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Despite a high street slump and economic uncertainty, Jessops is investing in new store openings and refurbishments, with £1.8 million spent on “intelligent improvements” in the last 12 months. Peter Jones of Dragons’ Den fame is a major investor in Jessops, and recently opened a new concept store at 145 Oxford Street in London. As well as selling cameras and printing images, a key strategy for 2019 is the provision of creativity corners, where Jessops customers can make photo gifts, discover scrapbooking and get other creative ideas from specialist staff called ‘Photosmiths.’

“People ask me, what is the reason for investing right now, but actually, retail’s been tough for quite a few years,” Jones told AP during an exclusive interview. “We have spent six months looking how to bring more people in store and engage more with the community, which leads to more sales, and there’s been a 25% uplift in store activity. Everything used to be behind glass screens, but when I got involved in 2013, I was clear I wanted people to be able to touch and feel what we sell.”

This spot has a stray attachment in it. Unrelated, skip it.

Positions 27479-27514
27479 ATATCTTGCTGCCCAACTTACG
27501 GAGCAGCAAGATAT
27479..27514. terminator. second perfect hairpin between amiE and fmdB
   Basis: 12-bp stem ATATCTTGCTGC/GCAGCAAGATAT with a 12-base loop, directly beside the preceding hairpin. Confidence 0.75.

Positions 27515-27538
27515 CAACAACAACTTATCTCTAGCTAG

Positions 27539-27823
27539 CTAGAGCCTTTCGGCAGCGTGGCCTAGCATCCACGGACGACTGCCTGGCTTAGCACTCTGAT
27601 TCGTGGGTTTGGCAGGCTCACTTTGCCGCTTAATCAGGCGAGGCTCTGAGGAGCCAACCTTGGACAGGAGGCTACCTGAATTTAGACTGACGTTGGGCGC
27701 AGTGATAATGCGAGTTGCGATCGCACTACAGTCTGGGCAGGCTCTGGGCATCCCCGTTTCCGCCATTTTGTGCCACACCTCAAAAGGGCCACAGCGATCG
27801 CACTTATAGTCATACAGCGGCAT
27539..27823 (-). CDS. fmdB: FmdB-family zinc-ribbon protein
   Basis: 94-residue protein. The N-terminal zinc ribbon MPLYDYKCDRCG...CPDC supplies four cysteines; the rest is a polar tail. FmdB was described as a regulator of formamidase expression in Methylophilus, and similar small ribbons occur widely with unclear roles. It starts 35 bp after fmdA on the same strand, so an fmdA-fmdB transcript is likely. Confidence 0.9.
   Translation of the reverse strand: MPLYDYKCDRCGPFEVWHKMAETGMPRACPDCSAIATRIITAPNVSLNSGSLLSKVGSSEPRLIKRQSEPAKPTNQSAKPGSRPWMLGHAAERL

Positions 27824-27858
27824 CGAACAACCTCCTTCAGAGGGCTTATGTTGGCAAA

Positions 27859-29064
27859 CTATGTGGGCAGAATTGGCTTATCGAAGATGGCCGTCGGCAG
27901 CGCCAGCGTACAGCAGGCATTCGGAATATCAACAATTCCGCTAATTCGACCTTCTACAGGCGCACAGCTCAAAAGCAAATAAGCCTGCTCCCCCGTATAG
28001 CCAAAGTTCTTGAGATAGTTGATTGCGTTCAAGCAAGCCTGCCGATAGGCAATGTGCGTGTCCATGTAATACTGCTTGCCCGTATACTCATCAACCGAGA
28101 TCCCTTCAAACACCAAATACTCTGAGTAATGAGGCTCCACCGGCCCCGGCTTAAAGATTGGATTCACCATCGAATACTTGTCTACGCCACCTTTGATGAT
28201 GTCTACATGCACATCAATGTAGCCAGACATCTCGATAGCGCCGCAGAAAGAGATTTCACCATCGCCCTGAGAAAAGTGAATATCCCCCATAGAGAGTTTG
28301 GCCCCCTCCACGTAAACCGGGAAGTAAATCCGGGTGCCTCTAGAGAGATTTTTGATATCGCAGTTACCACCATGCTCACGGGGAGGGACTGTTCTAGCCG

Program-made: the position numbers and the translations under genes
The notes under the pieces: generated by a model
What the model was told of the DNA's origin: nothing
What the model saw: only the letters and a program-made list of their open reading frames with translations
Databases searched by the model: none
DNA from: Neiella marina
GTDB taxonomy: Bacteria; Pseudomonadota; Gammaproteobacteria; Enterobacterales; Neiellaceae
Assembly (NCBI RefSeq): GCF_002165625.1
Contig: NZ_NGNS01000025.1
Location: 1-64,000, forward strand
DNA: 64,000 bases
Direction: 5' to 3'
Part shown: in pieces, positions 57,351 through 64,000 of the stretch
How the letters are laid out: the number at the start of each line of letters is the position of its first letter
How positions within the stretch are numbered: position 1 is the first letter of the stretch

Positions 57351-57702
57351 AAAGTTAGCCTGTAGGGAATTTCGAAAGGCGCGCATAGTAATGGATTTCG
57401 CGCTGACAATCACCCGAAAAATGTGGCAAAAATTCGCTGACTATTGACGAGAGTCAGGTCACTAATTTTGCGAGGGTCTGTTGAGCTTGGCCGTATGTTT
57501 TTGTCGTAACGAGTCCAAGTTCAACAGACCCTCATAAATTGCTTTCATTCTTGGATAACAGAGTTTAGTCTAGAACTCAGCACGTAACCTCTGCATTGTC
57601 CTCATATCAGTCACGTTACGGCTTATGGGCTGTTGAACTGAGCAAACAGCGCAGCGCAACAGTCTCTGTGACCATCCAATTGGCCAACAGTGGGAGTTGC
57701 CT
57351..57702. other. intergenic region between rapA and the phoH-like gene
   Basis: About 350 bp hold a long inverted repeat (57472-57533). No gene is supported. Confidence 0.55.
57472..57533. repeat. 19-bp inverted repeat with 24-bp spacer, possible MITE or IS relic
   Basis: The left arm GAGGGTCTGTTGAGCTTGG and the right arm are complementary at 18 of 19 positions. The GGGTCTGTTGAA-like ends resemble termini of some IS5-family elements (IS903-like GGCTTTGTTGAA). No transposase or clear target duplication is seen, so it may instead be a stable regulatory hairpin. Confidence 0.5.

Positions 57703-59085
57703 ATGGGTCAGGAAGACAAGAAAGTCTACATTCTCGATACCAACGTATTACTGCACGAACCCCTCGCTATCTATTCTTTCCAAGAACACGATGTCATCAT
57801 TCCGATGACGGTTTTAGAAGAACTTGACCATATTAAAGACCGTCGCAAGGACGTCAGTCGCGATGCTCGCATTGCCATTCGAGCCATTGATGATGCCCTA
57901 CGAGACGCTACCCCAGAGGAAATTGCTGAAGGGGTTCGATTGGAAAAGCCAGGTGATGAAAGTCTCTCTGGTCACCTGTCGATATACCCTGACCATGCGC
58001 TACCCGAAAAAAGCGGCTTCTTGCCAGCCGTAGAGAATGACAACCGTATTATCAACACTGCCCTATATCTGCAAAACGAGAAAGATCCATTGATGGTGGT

As an entrepreneur with an eye on costs, isn’t it expensive to invest more in specialist staff? “Doing a store makeover is never cheap and although we have only 60 stores it is still expensive. People costs are always the largest investment. But it’s worth it, and I can’t think of another retailer who has so many people working for it who really want to come to work, combining their passion and their day job.”

The thinking behind the new creativity corners is to encourage smartphones users in particular to do more with their images. “Billions of images never see light of day,” notes Jones. “Jessops alone won’t change this but we can embrace it. Come in with your smartphone pictures and engage with us, get your pictures out on to pillows or photos books or whatever, and if you would like to take your camera experience more seriously, there no better place to go and buy.”

As part of the new look, Jones points to a more open and airy layout, with a fresh white fascia. The company is also expanding the range of courses at the Jessops Academy and reaching out to camera clubs. “Thousands of people have studied with the Academy so we are pushing it as hard as we can – nobody wants to take a crap image. We have such a great brand identity, people from 12-80 have heard of Jessops. The changes we’ve made will be rolled out nationally over the next 18 months, so it’s an exciting time”